ROK firm to liquidate KEDO assets


KEDO closes final deal on liquidation of N. Korean nuclear reactor project

An international energy consortium this week signed its final agreement with a South Korean firm to liquidate its 10-year project to build two light-water reactors in communist North Korea, a South Korean official said Thursday.

“In a Dec. 8 meeting in New York, the executive board of the Korean Peninsula Energy Development Organization (KEDO) approved a deal with the Korea Electric Power Corporation (KEPCO),” Moon Dae-keun, an official from the Unification Ministry, told reporters.

The so-called Termination Agreement made official the tentative agreement between the two sides in June that the South Korean electric company would pay the cost of liquidating the US$4.6-billion project in return for all of KEDO’s tangible assets outside of the communist North, Moon said.

The agreement comes as probably the last official document to be signed by the international consortium, which includes South Korea, Japan, the European Union and the United States, ministry officials said.

About $1.65 billion has been spent on the now-defunct project, more than $1.14 billion of which came from South Korea, according to Moon.

The government earlier estimated the liquidation to cost between $150 million to $200 million, but officials said Thursday that it would take as long as three years to accurately determine how much it would cost.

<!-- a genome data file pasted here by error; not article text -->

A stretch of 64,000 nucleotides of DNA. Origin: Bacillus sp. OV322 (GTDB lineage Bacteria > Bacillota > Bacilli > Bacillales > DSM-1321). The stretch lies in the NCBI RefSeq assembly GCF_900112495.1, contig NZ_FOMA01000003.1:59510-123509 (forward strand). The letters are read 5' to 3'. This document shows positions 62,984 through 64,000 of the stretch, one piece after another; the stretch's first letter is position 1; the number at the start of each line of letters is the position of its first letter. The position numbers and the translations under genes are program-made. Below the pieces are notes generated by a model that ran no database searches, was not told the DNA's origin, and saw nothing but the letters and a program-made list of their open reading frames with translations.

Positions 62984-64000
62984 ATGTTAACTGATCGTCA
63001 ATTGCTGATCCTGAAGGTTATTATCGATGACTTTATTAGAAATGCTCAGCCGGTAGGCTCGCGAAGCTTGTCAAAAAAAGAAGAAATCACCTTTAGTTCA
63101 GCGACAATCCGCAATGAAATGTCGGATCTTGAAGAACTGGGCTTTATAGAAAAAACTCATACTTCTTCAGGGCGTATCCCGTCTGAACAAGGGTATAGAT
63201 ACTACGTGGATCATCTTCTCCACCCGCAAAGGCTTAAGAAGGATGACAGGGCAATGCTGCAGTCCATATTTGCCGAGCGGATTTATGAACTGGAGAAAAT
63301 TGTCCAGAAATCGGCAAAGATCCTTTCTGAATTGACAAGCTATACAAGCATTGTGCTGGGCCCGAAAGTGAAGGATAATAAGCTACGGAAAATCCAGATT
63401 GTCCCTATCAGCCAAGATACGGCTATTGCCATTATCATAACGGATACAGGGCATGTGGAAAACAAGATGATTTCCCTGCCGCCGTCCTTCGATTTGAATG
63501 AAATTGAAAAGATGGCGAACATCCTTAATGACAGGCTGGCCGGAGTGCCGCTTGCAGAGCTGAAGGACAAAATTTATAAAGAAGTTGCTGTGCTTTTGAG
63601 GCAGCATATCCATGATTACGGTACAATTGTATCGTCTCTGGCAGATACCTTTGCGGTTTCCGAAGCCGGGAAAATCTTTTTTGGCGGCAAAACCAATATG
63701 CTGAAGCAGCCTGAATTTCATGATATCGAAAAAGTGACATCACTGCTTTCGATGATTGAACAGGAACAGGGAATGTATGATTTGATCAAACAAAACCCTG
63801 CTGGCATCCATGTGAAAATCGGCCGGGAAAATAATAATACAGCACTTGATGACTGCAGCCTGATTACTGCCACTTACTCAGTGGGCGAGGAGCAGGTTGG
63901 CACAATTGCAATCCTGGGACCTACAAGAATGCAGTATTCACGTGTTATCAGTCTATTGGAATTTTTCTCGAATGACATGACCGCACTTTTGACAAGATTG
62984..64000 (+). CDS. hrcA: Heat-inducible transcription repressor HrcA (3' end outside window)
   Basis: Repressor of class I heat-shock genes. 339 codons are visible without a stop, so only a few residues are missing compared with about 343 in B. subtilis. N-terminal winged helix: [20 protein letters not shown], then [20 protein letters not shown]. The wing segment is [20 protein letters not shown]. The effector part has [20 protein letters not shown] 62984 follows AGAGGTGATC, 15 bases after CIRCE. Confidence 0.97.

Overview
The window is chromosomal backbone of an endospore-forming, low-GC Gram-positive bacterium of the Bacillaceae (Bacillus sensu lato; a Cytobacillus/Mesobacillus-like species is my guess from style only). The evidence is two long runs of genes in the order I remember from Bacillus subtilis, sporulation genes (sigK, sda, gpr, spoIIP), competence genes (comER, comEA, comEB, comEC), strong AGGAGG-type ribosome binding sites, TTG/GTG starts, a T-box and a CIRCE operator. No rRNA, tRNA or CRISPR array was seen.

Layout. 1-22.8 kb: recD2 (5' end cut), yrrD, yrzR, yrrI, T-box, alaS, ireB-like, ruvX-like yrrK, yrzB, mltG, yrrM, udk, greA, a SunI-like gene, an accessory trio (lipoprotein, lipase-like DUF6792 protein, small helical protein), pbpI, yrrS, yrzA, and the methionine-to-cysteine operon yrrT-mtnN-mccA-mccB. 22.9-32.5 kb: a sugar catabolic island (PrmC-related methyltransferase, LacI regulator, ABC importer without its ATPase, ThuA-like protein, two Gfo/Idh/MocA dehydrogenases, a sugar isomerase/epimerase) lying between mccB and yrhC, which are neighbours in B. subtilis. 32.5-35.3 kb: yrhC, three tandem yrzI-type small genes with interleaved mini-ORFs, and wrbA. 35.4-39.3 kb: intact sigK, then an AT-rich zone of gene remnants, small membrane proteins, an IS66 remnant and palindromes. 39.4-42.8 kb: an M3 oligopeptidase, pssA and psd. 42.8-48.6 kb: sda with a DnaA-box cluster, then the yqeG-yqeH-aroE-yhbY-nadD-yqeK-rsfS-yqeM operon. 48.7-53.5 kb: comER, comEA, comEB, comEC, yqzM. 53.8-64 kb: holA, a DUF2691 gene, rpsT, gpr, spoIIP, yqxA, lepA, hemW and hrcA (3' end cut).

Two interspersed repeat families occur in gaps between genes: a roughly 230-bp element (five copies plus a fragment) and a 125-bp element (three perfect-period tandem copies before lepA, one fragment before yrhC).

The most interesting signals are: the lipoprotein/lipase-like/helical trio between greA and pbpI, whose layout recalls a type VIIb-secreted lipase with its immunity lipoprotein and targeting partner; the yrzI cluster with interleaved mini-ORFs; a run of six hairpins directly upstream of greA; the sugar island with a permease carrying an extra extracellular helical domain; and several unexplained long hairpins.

A group of KEDO’s subcontractors have filed claims for 37 lost contracts, worth some $73 million, as of Tuesday, the officials said, speaking on condition of anonymity.

The international organization has a total of 101 outstanding contracts, according to Moon.

The organization’s assets to be taken over by the South Korean electric company cost some $830 million to acquire or build, according to the Unification Ministry. No estimates for their current value were available.

The light-water reactors were part of a 1994 agreement between the United States and North Korea, in which the communist state agreed to freeze its nuclear activities in return for various economic incentives.

The 1994 agreement, known as the Agreed Framework, became a dead letter following North Korea’s withdrawal from the nuclear Non-Proliferation Treaty in early 2003 and its subsequent unloading of spent fuel rods from a nuclear facility for reprocessing.

North Korea is believed to have created as much as 40 kilograms of weapons-grade plutonium through reprocessing, enough to make six to eight atomic bombs.


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